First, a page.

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>Israel Faxx
>JN June 23, 1998, Vol. 6, No. 108

Holocaust Survivors' Lawyer Threatens Swiss Banks

Israel Faxx Staff Report

A New York lawyer representing 31,000 Holocaust victims and relatives suing Swiss banks threatened Monday to step up U.S. court action next month in the absence of a settlement. Ed Fagan repeated his rejection of an offer by three Swiss banks last week to settle Holocaust-era claims for $600 million. "The banks have a real hard time using the "b-word" -- billions."


Rabin Assassination Conspirators Appeal Verdict

Israel Faxx Staff Report

Yitzhak Rabin's assassin, his brother and a third religious Jew appealed to Israel's Supreme Court Monday against their convictions for conspiring to kill the prime minister.

Yigal Amir, who is serving a life term for pulling the trigger in the November 1995 murder, was sentenced to an additional five years in prison in the 1996 conspiracy trial. His brother Hagai was jailed for 12 years and Dror Adani was given a seven-year sentence. A Supreme Court spokesman said the court would render its decision at a later date which was not specified.


Jerusalem's Boundaries to be Extended

By Mark Lavie (VOA-Tel Aviv)

Israel's Cabinet approved a controversial plan to extend control of Jerusalem's city government to surrounding areas, including parts of the West Bank. The Israeli plan is to create an umbrella municipality, to include Jerusalem and its suburbs, including two large Jewish settlements in the West Bank.

Palestinians charge this is a thinly-disguised Israeli scheme to annex parts of the West Bank to Israel. Palestinian leader Abu Ala warns that it could lead to violence.

He said, there is no doubt this plan by the Israeli Cabinet will have great influence on the cycle of violence. He warned it will kill the peace process between Israel and the Palestinians.

The State Department called the plan provocative, and warned it could undermine negotiations. The Israelis say it is just an administrative step to improve services to Jerusalem's residents, both Jews and Arabs.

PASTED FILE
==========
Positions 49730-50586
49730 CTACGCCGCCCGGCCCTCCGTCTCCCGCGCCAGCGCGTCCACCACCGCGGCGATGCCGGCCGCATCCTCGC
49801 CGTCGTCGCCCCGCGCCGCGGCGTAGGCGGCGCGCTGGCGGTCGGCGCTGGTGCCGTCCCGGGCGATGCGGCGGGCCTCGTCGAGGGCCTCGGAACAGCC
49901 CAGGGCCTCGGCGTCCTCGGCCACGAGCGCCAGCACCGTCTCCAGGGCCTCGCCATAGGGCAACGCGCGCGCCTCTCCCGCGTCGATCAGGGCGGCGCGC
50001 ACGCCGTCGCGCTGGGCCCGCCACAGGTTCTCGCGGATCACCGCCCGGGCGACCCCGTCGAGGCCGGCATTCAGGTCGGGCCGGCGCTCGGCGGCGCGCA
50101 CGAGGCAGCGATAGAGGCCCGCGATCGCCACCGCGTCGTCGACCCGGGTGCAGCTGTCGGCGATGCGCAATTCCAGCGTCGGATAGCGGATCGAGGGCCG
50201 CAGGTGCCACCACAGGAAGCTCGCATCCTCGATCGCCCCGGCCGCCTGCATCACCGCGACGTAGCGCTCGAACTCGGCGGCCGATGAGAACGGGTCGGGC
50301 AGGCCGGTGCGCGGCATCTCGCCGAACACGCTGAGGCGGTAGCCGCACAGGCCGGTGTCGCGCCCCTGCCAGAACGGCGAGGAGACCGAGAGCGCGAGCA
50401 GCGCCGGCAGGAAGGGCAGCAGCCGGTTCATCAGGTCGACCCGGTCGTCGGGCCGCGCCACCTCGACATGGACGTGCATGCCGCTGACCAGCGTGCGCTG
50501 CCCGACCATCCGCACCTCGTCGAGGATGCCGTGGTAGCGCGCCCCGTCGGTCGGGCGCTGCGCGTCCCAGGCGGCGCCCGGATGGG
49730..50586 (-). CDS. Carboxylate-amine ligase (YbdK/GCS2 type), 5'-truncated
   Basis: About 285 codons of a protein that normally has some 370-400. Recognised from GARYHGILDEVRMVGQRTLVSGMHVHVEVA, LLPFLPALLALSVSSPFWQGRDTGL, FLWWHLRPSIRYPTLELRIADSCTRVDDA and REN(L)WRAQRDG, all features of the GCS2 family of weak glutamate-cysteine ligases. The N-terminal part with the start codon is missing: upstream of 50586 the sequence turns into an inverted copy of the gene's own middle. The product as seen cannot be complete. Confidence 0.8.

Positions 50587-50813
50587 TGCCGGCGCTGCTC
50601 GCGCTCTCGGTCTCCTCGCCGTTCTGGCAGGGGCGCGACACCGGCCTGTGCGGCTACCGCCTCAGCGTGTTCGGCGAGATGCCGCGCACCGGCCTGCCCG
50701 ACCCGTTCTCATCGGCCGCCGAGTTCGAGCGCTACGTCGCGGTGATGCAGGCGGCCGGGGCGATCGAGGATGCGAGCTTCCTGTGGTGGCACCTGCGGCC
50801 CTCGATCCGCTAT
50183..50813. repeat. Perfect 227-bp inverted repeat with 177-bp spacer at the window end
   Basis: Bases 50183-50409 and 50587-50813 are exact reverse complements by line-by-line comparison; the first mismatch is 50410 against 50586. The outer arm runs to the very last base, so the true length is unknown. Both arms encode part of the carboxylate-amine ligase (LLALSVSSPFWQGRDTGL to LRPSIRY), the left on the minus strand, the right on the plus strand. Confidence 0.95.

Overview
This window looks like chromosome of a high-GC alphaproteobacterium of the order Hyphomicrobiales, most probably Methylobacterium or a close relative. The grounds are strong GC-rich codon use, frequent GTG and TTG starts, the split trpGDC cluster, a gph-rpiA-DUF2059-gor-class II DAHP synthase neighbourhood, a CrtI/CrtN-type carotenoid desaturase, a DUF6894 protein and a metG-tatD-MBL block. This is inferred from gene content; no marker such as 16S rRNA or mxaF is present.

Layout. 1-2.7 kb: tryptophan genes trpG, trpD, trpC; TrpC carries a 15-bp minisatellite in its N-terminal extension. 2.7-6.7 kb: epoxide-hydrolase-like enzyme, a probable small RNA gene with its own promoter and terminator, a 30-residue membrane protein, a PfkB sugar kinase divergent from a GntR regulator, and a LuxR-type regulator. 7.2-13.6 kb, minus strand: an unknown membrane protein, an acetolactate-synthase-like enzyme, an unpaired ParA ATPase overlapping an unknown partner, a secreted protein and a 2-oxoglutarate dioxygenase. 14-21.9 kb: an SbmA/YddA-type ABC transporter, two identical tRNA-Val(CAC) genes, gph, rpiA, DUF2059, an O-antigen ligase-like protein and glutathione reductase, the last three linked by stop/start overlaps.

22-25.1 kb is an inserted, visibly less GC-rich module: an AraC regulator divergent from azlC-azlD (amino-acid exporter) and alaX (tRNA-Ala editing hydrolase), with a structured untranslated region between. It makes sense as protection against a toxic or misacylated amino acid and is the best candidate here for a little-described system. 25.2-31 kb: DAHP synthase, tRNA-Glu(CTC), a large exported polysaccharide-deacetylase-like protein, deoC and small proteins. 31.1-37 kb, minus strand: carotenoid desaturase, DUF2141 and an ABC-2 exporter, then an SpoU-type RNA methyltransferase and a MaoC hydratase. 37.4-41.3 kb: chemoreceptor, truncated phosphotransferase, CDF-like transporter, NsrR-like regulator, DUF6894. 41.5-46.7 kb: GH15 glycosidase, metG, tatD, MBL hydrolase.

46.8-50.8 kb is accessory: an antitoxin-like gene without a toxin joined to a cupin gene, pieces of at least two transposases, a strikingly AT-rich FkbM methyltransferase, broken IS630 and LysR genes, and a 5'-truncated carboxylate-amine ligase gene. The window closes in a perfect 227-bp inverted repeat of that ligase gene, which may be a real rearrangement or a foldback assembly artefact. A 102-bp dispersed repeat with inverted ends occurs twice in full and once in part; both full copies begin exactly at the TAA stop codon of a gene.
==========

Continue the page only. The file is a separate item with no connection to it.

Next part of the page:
The Israeli officials say the idea is to co-ordinate transportation and other services, as well as area planning. Israeli Prime Minister Benjamin Netanyahu called the Palestinian objections to the Jerusalem plan -- "ridiculous."

The Palestinians point to the part of the plan that calls for regional planning and construction. They say this is a way to add more Jewish neighborhoods to the area in the West Bank around east Jerusalem, where Palestinians live. The Palestinians want to create their own state, with east Jerusalem as its capital. A plan Israel's government strongly opposes.

The Israelis point to another clause in the agreements which declares Jerusalem is not part of the interim accords. Therefore, the Israelis say they have the right to maintain and develop their capital.

Jerusalem is one of the toughest issues to be tackled by Israeli and Palestinian negotiators. Israel claims the whole city as its capital, including the part where the Palestinians live that was captured by Israel in the 1967 war. No other country has recognized Israel's annexation of east Jerusalem, including the walled Old City, a site holy to Muslims, Jews and Christians.

With peace negotiations stalemated for nearly a year and one-half, Palestinians suspect any step the Israeli government takes in Jerusalem is meant to erode the basis for an eventual Palestinian presence there.

Some Israelis also object to the plan. These Israelis -- who live in suburbs outside Jerusalem, in Israel proper -- demonstrated against the plan to annex their cities and towns to Jerusalem, no matter how Israel's leaders explain it.


Practical Joke in Bus Alerts Police

By IsraelWire

Students riding in a bus last week alarmed motorists and alerted police with a sign which they thought was a practical joke. In the window of the bus they hung a sign reading, "Help. We have been kidnapped." As the bus was making its way with the ninth graders from Tel-Aviv to a Beersheva school, police acted to apprehend the "kidnappers."

On the road between Yavne and Ashdod, a taxi driver saw the sign, and he immediately notified police. Police believed it may have been a bus hijacked by terrorists.

Tens of police units began heading towards the bus as elite units were activated to deal with what was believed to be a hostage situation. A police helicopter was also ordered to take off and standby.

Waving their weapons, police ordered the driver of the bus to pull over. The driver, not understanding what was taking place, immediately complied with the large police force.

Several minutes later, it was realized that it was not a kidnapping, but just some kids who thought they were having a good time. Police failed to see the humor in the event, and the occupants of the bus were questioned by police in the Rechovot station. A criminal file was opened against he youth who made the sign.


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